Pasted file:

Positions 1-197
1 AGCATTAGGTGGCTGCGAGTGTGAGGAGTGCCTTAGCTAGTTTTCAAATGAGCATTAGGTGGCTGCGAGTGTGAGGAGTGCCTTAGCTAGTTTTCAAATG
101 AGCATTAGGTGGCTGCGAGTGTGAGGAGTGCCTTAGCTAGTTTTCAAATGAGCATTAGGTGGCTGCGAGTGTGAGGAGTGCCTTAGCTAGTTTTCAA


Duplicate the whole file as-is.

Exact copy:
Positions 1-197
1 AGCATTAGGTGGCTGCGAGTGTGAGGAGTGCCTTAGCTAGTTTTCAAATGAGCATTAGGTGGCTGCGAGTGTGAGGAGTGCCTTAGCTAGTTTTCAAATG
101 AGCATTAGGTGGCTGCGAGTGTGAGGAGTGCCTTAGCTAGTTTTCAAATGAGCATTAGGTGGCTGCGAGTGTGAGGAGTGCCTTAGCTAGTTTTCAA